Honorable mentions:

Ludo (I already said I like dark comedies), The Whistlers (Thriller with a new form of communication), Bill & Ted Face the Music (Leave your brains at home, stoner fun), Freaky (Leave your brains at home, freaky friday fun), Beanpole (Fine example of the genre of movies I usually associated with Russia), Another Round (Can alcohol really be the cure for productivity?), Babyteeth (coming-of-age for a terminally ill teen without the cheesiness), Bad Education (What if the face of the organization was embezzling them internally), Kadakh (Your friends are at your home but you have a secret to hide), AK vs AK (Just for the sheer audacity... Kudos to both AKs), Dia (A twisted Kannada romantic movie), Welcome Home/His House (Both great horror movies centered around houses), The Hunt (Supremely divisive, extremely fun), The Call (Sci-fi timetravel thriller), Lootcase (What would you do if you found a suitcase full of money?), Chintu Ka Birthday (Heartwarming movie about a family in war-torn Iraq), Blow The Man Down (When everyone knows everyone, are secrets really secret?)

All in all, 2020 is a year I'm sure most people want to forget for a whole tonne of reasons, but at the same time, it's also given us a lot of time to introspect and think about what really matters (I have a whole other post about this, hopefully will publish that soon as well). Looking over the list, I felt that a lot of movies that resonated with me this year, especially in the second half of the year, tended to be more grounded, human stories. Either way, irrespective of if 2020 has been the best year of your life or your worst, I hope that 2021 brings with it more growth, be it personal, professional, or otherwise and of course more stories that capture those emotions. :D

Movies of 2019

Well, another year, another set of amazing movies. 2019 was a great year for movie lovers, and brought a lot of great stories to the forefront, both from indie filmmakers as well as massive studio-led productions. Sure, there still exist the Housefull4s and the Pagalpantis, but between the influx of OTT platforms (Netflix/Prime Video/Hotstar/Mubi) and the ongoing globalization of cinema, which makes even the most esoteric movies accessible at the click of a button, it's a great time to be a movie buff!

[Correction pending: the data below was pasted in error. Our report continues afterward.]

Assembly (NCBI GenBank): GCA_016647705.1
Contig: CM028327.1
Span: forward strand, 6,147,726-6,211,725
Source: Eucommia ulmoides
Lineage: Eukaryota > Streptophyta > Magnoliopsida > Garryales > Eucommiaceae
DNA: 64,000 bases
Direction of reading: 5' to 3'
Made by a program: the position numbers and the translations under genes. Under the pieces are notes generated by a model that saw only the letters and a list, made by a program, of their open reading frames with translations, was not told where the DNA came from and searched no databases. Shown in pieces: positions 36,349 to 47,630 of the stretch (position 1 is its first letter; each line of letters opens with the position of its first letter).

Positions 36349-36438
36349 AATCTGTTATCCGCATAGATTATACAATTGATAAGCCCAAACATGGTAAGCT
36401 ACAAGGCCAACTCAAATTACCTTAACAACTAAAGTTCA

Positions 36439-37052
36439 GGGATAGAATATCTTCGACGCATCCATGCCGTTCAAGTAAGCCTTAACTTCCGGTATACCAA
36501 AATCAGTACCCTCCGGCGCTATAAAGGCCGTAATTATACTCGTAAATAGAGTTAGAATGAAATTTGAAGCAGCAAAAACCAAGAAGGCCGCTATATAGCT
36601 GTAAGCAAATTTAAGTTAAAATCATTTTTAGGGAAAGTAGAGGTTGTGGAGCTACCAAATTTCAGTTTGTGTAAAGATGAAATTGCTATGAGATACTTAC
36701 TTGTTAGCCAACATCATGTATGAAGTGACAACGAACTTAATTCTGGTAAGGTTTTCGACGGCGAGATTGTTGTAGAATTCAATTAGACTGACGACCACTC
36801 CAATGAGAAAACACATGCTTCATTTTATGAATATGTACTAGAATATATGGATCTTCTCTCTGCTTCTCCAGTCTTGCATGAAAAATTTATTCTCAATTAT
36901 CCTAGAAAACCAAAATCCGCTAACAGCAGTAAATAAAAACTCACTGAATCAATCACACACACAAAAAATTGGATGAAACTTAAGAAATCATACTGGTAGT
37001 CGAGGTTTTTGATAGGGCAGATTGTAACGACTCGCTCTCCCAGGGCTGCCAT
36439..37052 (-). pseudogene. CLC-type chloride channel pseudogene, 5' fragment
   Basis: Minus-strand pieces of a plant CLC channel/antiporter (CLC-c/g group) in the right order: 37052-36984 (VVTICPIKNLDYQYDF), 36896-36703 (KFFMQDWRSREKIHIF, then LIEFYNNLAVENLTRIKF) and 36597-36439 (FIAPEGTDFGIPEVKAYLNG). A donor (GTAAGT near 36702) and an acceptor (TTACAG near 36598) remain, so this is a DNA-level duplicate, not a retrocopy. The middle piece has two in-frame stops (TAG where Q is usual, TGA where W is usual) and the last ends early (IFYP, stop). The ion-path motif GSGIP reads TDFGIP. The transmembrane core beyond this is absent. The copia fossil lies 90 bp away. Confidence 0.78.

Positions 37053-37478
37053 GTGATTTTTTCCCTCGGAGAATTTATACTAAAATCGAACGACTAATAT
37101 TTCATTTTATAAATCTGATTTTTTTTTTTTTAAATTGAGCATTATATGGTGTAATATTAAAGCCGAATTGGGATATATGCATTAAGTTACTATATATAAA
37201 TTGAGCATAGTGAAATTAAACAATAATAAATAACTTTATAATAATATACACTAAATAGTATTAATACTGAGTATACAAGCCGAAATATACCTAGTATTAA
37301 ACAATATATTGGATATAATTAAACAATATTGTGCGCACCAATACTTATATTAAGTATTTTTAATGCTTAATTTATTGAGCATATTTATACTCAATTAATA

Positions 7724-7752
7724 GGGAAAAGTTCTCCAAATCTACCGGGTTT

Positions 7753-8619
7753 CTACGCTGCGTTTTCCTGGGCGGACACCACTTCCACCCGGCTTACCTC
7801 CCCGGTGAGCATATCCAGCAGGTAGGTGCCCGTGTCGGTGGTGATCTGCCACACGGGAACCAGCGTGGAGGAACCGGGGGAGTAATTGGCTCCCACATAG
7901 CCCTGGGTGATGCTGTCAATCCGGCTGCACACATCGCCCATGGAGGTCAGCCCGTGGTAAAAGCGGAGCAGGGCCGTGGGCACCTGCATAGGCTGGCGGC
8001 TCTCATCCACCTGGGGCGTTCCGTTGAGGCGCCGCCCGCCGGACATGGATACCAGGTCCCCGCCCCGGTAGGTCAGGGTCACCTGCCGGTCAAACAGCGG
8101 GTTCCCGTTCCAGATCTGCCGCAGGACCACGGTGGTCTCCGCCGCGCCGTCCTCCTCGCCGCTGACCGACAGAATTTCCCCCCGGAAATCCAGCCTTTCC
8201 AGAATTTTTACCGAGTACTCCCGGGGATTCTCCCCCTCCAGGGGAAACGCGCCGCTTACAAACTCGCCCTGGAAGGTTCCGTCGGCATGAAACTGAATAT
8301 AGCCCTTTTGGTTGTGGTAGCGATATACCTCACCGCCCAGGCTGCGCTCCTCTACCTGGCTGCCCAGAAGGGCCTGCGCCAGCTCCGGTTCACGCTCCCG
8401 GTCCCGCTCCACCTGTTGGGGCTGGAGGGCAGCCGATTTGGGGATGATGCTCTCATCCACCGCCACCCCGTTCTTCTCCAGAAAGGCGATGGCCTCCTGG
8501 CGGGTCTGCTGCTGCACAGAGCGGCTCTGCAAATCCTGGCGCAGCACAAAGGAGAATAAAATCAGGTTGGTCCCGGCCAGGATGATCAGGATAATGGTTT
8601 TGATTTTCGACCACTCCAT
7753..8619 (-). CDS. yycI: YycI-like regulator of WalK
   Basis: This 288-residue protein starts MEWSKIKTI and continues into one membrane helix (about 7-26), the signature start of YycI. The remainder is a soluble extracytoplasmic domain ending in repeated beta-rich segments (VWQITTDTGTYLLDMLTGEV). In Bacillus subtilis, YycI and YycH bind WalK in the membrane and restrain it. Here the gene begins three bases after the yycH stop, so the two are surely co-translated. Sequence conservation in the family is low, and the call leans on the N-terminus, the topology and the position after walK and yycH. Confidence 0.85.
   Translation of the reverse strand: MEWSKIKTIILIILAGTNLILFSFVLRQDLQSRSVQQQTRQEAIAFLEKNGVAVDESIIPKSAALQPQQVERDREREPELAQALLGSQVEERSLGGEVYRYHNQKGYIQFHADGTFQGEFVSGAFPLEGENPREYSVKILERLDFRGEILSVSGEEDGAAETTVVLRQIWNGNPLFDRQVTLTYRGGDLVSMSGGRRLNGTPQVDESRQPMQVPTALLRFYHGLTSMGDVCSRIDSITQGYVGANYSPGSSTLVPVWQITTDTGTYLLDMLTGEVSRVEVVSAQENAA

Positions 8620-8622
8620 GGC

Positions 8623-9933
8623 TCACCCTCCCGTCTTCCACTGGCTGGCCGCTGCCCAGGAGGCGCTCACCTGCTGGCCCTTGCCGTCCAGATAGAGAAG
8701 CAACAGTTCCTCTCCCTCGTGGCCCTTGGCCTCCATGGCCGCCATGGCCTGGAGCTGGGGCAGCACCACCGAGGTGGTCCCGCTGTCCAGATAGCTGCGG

Without further ado, here's the movies I absolutely loved from the last year:

13. Always Be My Maybe (trailer)
I think the romantic comedy genre has been badgered to death over the last decade with the same formulaic recipe being dished out over and over and over. Always Be My Maybe plays to the formula, but there's so many small things that they get perfectly right that you can't help but end with a smile on your face. Maybe it's just the vibe of San Francisco that they get perfectly right (One of two problem-ridden cities I love), or maybe it's just the Keanu Reeves extended cameo (which is by far my fave cameo in any movie this year), but just take my word on this one, and enjoy the ride.

12. Jojo Rabbit (trailer)
There's always one movie in my list which I struggle to find a decent synopsis of. This year it's Jojo Rabbit. So let's see: A Taika Waititi movie about a pre-teen German youth nazi in WWII Germany who has an imaginary friend who is the Führer himself (played by Waititi himself). Yes yes, it's true, but barely does justice to what is by far the craziest story you'll see on screen this year. It's funny, it's tragic, it's wild, and basically just everything that you'd expect from a Waititi flick.

If you like Jojo Rabbit, and are looking for more wackiness, you'll probably also enjoy The Art of Self-Defense

11. Ash is Purest White (trailer)
Jia Zhangke is another director who has rarely disappointed with his storytelling. His depictions of the intermingling between Modern Day and Traditional China, and the fallouts, the despair, the changes in relationships (for good or bad) that follow, have such a nuanced take on a culture that I've been fascinated by for the last couple of years.

Another movie which explores similar domains and is just as elaborate (with a sad real-life incident that grounds the movie) is An Elephant Sitting Still.

10. Shadow (trailer)